Ever since she was a toddler, Amma behaved in unusual ways. Unlike children her age who would only think of the next game to play with their friends, Amma was usually found in deep meditation or reciting the names of god. Unfortunately, her parents didn’t understand her behavior since they were poor and uneducated. Thus, they scolded and punished her often. Luckily, Amma was too taken into her own world that she remained totally unaffected by the ignorance of her family. Despite that, Amma's faith in the divine never wavered and she would usually be found out at night meditating and chanting at the beach outside the village.

The older she got, the more intense and interesting her spiritual experiences became. Therefore, some people were attracted to her when they sensed the peace and divinity radiating from her. When she was in her twenties, she performed many miraculous healings. However, she never claimed that she performed any miracles and Amma says “I am not interested in showing miracles, I am here to help you find the real truth, and to find liberation of the Self (Soul) through the realization of your eternal nature.”

Towards the end of 1979, a handful of truth seekers and spiritual practitioners wished to become her disciples and to devote themselves fully to her. Even though she was reluctant at first because she only wanted to help people find divinity within them, she finally agreed upon their unwavering insistence and this formed the base upon which an informal ashram (spiritual community) would be built.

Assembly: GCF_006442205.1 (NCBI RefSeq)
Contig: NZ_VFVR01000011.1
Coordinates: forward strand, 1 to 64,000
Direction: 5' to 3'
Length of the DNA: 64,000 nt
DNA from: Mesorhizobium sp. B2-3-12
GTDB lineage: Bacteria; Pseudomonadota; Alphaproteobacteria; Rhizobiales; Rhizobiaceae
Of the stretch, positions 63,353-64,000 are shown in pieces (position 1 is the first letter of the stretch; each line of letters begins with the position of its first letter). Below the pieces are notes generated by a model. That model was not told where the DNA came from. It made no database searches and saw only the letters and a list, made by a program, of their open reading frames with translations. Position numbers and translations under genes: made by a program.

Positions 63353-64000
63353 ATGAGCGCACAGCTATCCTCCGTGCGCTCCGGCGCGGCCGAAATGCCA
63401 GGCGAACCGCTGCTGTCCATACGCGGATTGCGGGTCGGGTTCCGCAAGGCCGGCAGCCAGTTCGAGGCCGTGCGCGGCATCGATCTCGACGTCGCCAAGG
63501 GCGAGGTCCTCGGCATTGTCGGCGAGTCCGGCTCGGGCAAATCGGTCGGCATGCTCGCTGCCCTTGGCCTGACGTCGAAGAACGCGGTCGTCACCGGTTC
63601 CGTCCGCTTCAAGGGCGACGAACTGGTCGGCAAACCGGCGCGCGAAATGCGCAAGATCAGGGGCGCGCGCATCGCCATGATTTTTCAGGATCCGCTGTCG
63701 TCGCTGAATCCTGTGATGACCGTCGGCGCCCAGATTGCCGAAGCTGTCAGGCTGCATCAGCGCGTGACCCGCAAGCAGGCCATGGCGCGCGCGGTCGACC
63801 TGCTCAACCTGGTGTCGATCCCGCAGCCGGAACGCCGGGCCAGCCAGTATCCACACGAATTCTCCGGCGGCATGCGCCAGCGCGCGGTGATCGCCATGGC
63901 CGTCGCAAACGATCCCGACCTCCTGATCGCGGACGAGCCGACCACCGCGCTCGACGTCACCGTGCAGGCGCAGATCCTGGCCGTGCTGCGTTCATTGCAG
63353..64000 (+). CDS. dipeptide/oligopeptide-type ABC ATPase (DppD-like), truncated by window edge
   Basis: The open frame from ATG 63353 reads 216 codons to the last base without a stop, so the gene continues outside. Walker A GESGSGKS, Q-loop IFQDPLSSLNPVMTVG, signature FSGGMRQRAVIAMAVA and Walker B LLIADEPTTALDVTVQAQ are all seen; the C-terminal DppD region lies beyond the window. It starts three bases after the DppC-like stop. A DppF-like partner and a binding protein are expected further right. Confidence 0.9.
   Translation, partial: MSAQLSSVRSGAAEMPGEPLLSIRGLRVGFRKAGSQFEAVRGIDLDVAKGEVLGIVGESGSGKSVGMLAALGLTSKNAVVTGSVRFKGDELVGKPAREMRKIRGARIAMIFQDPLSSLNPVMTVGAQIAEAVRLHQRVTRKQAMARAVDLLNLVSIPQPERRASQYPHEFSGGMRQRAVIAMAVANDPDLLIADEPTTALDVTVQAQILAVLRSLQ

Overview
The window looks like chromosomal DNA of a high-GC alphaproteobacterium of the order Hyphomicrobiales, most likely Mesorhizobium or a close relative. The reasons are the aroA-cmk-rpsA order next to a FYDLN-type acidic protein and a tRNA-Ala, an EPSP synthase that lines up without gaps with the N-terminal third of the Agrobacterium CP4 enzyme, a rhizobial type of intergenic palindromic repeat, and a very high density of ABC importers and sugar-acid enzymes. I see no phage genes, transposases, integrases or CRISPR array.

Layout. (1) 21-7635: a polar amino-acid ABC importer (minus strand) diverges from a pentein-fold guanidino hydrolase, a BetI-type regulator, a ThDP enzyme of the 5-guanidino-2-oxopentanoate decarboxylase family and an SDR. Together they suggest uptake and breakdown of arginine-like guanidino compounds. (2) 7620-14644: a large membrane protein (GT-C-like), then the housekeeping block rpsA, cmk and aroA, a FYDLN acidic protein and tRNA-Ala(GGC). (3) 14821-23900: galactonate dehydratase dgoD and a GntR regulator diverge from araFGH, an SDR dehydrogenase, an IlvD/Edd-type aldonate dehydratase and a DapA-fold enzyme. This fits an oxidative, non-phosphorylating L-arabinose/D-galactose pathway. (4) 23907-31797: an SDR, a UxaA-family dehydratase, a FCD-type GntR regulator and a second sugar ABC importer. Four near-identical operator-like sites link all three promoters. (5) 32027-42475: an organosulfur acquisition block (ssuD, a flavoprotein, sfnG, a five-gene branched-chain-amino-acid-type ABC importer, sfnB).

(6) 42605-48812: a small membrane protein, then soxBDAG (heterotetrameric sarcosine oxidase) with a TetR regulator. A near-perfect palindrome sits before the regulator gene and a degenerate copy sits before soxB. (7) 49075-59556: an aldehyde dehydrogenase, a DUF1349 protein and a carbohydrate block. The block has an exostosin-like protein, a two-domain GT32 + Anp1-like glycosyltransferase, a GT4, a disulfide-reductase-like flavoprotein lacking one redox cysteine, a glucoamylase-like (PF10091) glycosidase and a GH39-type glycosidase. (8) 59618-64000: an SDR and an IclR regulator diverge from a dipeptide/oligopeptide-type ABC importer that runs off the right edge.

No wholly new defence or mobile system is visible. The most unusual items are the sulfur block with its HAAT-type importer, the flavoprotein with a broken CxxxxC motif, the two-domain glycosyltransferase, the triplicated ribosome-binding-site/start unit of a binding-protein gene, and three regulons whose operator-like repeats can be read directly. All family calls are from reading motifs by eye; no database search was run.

Amma’s main goal is to offer unconditional love and acceptance to everyone. Even though she comes from a Hindu background, Amma's religion encompasses the good and the beautiful of ant religion. According to her own words, “My religion is love and service”, love and service are inseparable and she teaches those ideals by practicing them, and not only by preaching them. Amma never stops serving others. Most of the time, she works for over twenty hours a day and doesn't even take a break. Due to the great expansion of the number of her devotees since the mid-eighties, Amma was able to found and lead a great number of charitable projects including hospitals, orphanages, housing projects, schools, universities, job training establishments, and many others. Moreover, she has been involved in countless emergency relief projects such as the large scale 2005 tsunami relief projects in collaboration with the UN.